"I have to look at how this is going to impact everyone," he said. "To understand this, I have to walk in their shoes."
Tim Kauffman, a spokesman for the American Federation of Government Employees, said the changes would affect all union members from blue-collar mechanic to top-level supervisor.
Kauffman said if the average union employee makes $50,000 a year, he would take home between $500 and $600 less after health insurance, retirement and taxes are taken out in a regular pay cycle. An additional pay cut of 20 percent could mean disaster.
"It's having to decide, do I pay the rent or do I buy groceries?" he said.
Not everyone will be subject to the changes. Exemptions will be given to military employees and certain civilian employees including police and fire personnel.
The Odenton Army post is home to many defense agencies, the largest of them being the National Security Agency and the Defense Information Systems Agency.
Rothstein is responsible for handling sequestration cuts to his command, which includes departments that run the post. NSA, DISA and the other agencies based at Fort Meade will handle their own cutbacks.
"The department is committed to making the investments that are necessary to ensure the readiness of U.S. warfighters and the defense of (Department of Defense) networks and systems," NSA spokeswoman Vanee' Vines said in a statement.
Thirty-nine percent of the Meade workforce lives in Anne Arundel County. The post is Maryland's biggest job creator, with an economic impact exceeding $20 billion.
The Army predicts that sequestration will cost the state $527 million from its operations alone.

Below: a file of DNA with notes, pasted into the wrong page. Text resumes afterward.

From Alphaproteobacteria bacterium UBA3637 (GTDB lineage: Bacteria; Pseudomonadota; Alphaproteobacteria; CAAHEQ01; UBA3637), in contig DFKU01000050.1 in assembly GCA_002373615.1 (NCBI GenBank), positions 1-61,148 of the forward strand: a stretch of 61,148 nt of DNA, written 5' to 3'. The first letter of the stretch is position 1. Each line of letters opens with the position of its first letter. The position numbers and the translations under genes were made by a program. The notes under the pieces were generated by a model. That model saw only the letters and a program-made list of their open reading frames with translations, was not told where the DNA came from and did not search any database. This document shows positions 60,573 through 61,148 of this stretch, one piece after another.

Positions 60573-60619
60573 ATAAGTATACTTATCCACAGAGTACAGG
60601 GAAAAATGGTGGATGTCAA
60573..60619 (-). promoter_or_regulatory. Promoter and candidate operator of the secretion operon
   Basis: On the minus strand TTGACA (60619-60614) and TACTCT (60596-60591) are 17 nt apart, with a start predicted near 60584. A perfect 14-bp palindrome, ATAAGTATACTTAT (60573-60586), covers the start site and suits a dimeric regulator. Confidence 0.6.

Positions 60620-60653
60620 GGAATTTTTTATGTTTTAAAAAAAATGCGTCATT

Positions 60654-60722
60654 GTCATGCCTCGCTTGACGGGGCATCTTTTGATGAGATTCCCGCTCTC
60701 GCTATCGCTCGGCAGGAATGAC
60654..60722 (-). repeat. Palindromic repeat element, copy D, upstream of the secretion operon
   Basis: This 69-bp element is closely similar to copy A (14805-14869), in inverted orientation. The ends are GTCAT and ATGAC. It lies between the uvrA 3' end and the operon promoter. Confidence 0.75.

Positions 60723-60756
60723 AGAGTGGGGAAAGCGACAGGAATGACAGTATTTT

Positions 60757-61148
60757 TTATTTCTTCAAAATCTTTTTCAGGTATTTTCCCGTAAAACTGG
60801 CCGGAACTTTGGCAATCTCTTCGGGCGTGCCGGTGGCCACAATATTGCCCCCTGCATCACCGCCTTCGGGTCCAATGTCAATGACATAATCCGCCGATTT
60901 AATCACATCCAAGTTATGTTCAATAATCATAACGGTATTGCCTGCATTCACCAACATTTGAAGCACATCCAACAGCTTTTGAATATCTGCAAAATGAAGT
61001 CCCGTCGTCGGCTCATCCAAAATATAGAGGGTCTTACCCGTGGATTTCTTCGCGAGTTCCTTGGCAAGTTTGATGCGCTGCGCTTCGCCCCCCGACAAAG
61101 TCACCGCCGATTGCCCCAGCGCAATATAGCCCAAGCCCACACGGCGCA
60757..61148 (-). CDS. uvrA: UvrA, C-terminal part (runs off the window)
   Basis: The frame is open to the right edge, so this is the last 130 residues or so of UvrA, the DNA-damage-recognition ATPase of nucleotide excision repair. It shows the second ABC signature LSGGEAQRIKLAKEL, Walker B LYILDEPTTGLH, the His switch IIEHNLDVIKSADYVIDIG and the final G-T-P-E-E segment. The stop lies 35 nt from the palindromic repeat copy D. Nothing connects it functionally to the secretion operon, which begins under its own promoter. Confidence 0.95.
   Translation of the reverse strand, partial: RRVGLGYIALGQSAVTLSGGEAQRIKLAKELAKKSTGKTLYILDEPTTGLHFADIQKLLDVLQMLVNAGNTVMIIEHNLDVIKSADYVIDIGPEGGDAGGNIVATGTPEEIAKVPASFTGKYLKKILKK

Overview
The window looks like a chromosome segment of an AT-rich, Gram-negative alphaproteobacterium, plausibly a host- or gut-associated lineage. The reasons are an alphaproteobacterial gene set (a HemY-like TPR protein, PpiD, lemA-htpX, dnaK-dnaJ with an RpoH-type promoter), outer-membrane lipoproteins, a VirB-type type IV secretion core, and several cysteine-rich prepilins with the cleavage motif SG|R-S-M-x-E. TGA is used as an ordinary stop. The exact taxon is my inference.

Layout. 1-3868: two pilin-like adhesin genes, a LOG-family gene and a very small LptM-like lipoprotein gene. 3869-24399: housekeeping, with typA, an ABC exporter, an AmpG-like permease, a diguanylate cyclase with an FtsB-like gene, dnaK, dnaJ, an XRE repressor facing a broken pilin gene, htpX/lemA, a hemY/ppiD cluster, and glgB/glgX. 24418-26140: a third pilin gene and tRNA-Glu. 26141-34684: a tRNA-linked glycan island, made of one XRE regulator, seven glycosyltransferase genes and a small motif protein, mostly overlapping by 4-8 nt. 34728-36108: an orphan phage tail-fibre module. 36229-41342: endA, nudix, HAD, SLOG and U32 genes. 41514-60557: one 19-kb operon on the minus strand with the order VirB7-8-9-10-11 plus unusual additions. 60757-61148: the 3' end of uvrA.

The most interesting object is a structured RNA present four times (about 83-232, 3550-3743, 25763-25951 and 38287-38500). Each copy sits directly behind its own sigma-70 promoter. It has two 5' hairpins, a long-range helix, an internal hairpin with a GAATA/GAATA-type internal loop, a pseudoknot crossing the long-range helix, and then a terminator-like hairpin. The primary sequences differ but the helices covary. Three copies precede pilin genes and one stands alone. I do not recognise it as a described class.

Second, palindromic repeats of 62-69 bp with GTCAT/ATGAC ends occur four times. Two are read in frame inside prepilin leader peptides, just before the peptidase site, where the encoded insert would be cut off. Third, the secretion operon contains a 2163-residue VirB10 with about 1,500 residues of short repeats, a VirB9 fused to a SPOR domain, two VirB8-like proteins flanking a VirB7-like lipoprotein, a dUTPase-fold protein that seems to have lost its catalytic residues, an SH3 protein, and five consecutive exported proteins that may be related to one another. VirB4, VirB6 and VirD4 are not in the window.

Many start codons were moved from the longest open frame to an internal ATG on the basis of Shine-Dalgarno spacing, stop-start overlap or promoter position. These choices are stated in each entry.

Defense contractors, which make up 26 percent of the Meade's workforce, are also bracing for sequestration.
Linthicum-based Northrop Grumman, Anne Arundel County's largest civilian employer, already has downsized its workforce. Last week, the company cut an additional 60 jobs. Before that, it offered buyouts to 280 employees.
Northrop Grumman spokesman Randy Belote said the company anticipated the economic downturn five years ago and took steps to remain competitive.
In a Jan. 11 memo to the heads of all military departments, Deputy Defense Secretary Ash Carter ordered units to prepare for cuts. The automatic budget cuts, which were originally scheduled to take place Jan. 2, would have slashed defense spending by nearly $500 billion over 10 years.
If a deal isn't reached in Congress by March 1, weekly furloughs days would begin in late April and continue for 22 weeks.
From an operational perspective, Rothstein plans to focus funding toward health, safety and quality of life on the post.
He anticipates basic services will be cut back severely.
"If we don't have enough security guards to work the gates, I'll close that gate," he said.
Rothstein is focused on getting Meade through the end of this fiscal year on Sept. 30. His tour as garrison commander ends in August.
The installation has recently continued to grow. On Wednesday, ground was broken on a $72 million apartment complex designed to allow more than 1,400 junior enlisted single service members to live on the post.
Construction is also under way to build a new Post Exchange, which will house an Apple store.
Funding for these projects comes from public-private partnerships.
In fiscal 2012, Rothstein had to cut his garrison staff by 21 percent.
To do that, early retirements and buyouts were offered. This time around, Rothstein said, that will not happen.